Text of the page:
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Ecological and Conservation Value of Small Standing-Water Ecosystems: A Systematic Review of Current Knowledge and Future Challenges

1
Institute for Electromagnetic Sensing of the Environment, CNR, via Bassini 15, 20133 Milan, Italy
2
Department of Chemistry, Life Sciences and Environmental Sustainability, Parma University, Parco Area delle Scienze 11/a, 43124 Parma, Italy
3
EC Joint Research Centre, Via E. Fermi 2749, 21027 Ispra, Italy
4
Department of Chemistry and Pharmacy, Sassari University, Via Piandanna 4, 07100 Sassari, Italy
5
MUSE—Museo delle Scienze, Limnology & Phycology Section, Corso del Lavoro e della Scienza 3, 38123 Trento, Italy
*
Authors to whom correspondence should be addressed.
Water 2019, 11(3), 402; https://doi.org/10.3390/w11030402
Received: 28 November 2018 / Revised: 22 January 2019 / Accepted: 20 February 2019 / Published: 26 February 2019
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Abstract

A small standing-water ecosystem (SWE) is a shallow (<20 m) lentic water body with a surface of a few hectares (≤10 ha). Compared to larger counterparts, they exhibit wider ecotones, sometimes even equaling their whole surface, which maximizes structural heterogeneity, supporting exceptionally high biodiversity, metabolic rates, and functionality. Surprisingly, no binding regulations support global strategies for SWE conservation. This work consists of a literature review performed for the period 2004–2018 to assess the ecological and conservation value of SWEs and the contribution of the Water Framework Directive (WFD) in promoting their conservation. Outcomes from this work open new perspectives on SWEs, which emerge as valuable ecosystems, and confirm their pivotal contribution to watershed biodiversity, resilience, and functionality. Results also suggest clear narrative trends and large knowledge gaps across geographical areas, biological components, and target issues. Additionally, we note that SWEs are under-represented in the frame of WFD implementation, stressing their marginality into assessing procedures. All of this calls for further studies, especially outside Europe and with a global, multi-taxon perspective. These should be devoted to quantitatively assess the roles of SWEs in maintaining global water ecosystem quality, biodiversity, and services, and to prioritize management actions for their conservation. View Full-Text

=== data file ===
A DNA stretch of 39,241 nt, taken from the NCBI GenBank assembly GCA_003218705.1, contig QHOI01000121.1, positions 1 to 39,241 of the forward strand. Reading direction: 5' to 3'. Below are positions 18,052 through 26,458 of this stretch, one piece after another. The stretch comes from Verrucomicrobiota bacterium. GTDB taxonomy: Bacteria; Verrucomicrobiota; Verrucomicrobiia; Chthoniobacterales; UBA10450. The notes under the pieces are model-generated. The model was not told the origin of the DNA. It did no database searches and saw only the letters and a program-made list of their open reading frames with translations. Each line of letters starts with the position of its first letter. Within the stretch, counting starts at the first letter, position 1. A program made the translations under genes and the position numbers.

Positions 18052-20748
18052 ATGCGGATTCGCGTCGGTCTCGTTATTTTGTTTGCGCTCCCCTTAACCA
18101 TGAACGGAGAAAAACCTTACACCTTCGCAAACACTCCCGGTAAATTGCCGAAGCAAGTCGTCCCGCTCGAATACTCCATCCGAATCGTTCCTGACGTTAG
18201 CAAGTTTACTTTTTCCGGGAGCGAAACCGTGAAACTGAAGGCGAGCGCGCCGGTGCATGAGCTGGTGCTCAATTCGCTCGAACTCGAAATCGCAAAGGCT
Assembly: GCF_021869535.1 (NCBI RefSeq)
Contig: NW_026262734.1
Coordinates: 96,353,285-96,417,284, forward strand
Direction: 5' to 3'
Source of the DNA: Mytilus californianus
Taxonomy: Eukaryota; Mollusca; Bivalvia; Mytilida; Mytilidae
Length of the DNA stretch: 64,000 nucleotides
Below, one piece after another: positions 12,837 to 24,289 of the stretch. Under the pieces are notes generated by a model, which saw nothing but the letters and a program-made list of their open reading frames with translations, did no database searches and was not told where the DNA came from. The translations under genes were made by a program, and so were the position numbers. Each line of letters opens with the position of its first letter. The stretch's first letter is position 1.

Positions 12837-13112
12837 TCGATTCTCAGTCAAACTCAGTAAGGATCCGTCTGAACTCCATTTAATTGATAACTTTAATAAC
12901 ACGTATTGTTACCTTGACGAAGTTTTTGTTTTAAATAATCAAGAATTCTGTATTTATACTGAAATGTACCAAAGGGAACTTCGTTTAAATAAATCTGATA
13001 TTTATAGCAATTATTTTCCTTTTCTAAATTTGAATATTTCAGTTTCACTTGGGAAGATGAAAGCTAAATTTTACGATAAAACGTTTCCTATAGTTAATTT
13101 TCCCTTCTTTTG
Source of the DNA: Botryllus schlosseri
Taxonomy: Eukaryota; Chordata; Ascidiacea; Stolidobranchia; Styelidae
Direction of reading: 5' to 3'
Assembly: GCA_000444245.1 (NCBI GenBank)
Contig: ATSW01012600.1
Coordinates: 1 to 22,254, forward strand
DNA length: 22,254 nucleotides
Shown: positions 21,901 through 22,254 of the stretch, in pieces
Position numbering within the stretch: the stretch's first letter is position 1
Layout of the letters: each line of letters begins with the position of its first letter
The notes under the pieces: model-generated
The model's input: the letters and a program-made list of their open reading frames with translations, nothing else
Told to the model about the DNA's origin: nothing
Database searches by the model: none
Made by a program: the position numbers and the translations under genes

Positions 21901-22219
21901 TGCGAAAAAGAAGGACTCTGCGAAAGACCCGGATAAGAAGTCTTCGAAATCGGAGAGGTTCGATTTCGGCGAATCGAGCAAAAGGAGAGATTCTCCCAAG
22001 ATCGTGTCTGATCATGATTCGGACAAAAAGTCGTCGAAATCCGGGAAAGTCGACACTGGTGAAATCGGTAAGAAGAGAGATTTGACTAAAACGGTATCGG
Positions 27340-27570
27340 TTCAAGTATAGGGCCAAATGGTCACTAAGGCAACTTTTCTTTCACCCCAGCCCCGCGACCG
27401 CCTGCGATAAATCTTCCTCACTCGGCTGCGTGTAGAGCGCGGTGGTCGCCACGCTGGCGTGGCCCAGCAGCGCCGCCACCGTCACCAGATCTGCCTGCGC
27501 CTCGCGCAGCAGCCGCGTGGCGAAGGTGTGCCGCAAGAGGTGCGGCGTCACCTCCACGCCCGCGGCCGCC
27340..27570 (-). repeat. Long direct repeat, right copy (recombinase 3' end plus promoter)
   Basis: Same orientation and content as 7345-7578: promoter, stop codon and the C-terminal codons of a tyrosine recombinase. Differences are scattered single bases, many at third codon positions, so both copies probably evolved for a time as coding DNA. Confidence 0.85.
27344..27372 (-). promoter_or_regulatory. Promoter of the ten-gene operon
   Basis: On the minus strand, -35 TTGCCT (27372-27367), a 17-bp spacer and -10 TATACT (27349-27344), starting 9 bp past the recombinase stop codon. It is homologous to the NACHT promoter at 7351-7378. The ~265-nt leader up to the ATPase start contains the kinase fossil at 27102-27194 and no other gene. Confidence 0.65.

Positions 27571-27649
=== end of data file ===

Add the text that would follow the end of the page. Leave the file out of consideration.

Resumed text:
Keywords: lentic water bodies; small natural features; aquatic biodiversity; metabolism; eutrophication; nature conservation priorities; WFD; refuges lentic water bodies; small natural features; aquatic biodiversity; metabolism; eutrophication; nature conservation priorities; WFD; refuges
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Bolpagni, R.; Poikane, S.; Laini, A.; Bagella, S.; Bartoli, M.; Cantonati, M. Ecological and Conservation Value of Small Standing-Water Ecosystems: A Systematic Review of Current Knowledge and Future Challenges. Water 2019, 11, 402.

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